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Water Interactions in Zeolite Catalysts and Their Hydrophobically Modified Analogues

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journal contribution
posted on 04.12.2015 by Kuizhi Chen, Jarred Kelsey, Jeffery L. White, Lu Zhang, Daniel Resasco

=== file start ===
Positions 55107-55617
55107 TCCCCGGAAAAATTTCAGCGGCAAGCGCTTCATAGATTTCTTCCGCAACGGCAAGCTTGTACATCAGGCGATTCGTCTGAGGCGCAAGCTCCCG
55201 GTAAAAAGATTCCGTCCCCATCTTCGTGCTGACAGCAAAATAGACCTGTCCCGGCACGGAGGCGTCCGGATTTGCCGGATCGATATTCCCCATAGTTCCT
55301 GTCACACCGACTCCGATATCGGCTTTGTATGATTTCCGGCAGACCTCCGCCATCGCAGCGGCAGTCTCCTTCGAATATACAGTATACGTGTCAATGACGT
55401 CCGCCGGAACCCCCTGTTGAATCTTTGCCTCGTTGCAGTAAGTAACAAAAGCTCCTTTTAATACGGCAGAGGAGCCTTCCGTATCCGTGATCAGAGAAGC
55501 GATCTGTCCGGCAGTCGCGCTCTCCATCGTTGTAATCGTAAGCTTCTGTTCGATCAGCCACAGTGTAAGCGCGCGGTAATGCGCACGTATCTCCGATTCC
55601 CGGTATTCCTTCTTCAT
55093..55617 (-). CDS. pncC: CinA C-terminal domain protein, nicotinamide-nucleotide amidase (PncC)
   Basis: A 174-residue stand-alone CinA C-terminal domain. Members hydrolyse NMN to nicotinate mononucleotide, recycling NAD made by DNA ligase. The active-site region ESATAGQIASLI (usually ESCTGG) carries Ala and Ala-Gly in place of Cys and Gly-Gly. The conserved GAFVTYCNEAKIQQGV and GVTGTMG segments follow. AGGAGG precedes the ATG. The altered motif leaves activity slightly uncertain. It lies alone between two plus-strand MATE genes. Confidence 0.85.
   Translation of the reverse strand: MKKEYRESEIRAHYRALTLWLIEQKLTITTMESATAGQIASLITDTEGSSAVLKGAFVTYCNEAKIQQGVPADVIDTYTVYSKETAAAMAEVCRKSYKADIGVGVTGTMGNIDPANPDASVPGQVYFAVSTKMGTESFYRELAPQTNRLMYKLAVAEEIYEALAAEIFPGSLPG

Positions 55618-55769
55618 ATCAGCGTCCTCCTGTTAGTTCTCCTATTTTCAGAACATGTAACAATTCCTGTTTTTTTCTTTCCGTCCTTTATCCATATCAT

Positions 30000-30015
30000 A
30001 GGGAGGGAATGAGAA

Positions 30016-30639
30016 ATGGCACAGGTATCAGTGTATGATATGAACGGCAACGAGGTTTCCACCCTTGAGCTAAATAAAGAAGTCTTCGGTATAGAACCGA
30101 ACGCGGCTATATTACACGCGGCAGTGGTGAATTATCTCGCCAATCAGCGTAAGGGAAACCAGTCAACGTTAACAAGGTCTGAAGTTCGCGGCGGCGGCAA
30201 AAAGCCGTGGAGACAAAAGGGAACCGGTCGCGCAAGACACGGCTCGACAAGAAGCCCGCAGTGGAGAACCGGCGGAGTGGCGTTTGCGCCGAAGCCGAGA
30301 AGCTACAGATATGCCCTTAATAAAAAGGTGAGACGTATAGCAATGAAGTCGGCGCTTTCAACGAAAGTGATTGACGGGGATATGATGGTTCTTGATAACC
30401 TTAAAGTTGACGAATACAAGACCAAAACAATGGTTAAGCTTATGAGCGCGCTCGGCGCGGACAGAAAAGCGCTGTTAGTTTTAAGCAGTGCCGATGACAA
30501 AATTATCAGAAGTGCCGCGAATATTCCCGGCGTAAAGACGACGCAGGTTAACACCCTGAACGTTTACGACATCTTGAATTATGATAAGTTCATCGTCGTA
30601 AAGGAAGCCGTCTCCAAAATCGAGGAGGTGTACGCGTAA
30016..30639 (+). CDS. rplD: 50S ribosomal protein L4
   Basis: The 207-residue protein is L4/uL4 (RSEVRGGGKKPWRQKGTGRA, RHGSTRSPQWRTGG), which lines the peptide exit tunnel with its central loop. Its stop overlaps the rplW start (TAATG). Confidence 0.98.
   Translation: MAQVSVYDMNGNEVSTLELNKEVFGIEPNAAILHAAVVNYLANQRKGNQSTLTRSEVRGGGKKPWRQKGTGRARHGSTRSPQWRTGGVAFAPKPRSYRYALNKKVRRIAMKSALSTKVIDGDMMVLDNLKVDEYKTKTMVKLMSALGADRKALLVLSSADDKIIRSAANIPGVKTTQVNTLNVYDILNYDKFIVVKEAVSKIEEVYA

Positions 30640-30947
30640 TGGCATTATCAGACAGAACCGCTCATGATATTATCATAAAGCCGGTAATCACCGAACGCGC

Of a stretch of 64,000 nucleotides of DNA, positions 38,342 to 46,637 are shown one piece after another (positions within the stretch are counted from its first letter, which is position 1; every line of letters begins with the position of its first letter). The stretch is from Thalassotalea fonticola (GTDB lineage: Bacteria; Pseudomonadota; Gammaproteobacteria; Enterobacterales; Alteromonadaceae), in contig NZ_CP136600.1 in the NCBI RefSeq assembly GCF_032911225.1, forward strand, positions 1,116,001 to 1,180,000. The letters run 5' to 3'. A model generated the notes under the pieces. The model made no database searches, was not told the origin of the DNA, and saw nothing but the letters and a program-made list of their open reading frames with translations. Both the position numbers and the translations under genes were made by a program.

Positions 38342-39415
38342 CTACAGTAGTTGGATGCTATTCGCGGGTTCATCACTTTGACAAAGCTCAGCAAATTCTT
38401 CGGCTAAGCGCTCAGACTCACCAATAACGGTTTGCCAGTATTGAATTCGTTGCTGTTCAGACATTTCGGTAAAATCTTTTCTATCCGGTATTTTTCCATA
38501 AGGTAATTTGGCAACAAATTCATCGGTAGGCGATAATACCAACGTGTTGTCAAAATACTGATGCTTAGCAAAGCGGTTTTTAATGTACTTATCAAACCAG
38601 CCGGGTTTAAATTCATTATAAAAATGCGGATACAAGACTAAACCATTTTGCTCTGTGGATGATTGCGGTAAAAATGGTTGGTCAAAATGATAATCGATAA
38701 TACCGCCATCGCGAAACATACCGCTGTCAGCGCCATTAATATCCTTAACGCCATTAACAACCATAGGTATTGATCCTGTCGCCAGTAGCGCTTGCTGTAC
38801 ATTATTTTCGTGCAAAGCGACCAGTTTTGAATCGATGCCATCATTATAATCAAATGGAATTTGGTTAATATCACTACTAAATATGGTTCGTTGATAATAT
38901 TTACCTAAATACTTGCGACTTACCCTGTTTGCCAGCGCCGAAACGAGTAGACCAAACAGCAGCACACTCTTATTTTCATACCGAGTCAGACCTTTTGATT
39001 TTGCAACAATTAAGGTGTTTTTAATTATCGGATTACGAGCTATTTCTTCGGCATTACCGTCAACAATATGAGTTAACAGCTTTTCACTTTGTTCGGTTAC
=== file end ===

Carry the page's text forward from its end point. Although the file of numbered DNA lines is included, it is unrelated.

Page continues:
Renewed interest in zeolite catalyst performance in the presence of variable amounts of water has prompted solid-state NMR experiments designed to identify the nature of water interaction with and within conventional and chemically modified H-ZSM-5 zeolites. Recent work has demonstrated that water can positively influence reaction rates in zeolite-catalyzed chemistries, and new interest in catalytic processing of molecules derived from biomass requires understanding the fate of water in and on zeolite catalysts, as a function of water loading. The contribution of acid site density to water adsorption within zeolites is assessed by comparing bulk uptake and molecular experiments at varying Si:Al ratios, and interpreting those results in the context of solid-state NMR results that reveal strongly adsorbed water molecules and water clusters. In situ magic-angle spinning (MAS) NMR experiments for water loadings ranging from ca. 4 to 500 water molecules per zeolite unit cell indicate the following: (1) the dominant interaction is from water adsorbed from the vapor phase at an interior acid site, and unique signals for both the water and acid site are resolved at low loadings; (2) the exchanged-averaged water/acid site chemical shift at higher loadings can be used to measure acid site titration by water; and (3) silane-treated hydrophobically modified H-ZSM-5 does not allow liquid-phase water to access interior acid sites. The in situ 1H MAS NMR method indicates that as-synthesized acidic zeolites can be rendered hydrophobic in the presence of liquid-phase water, with only a minimal reduction in the total number of acid sites.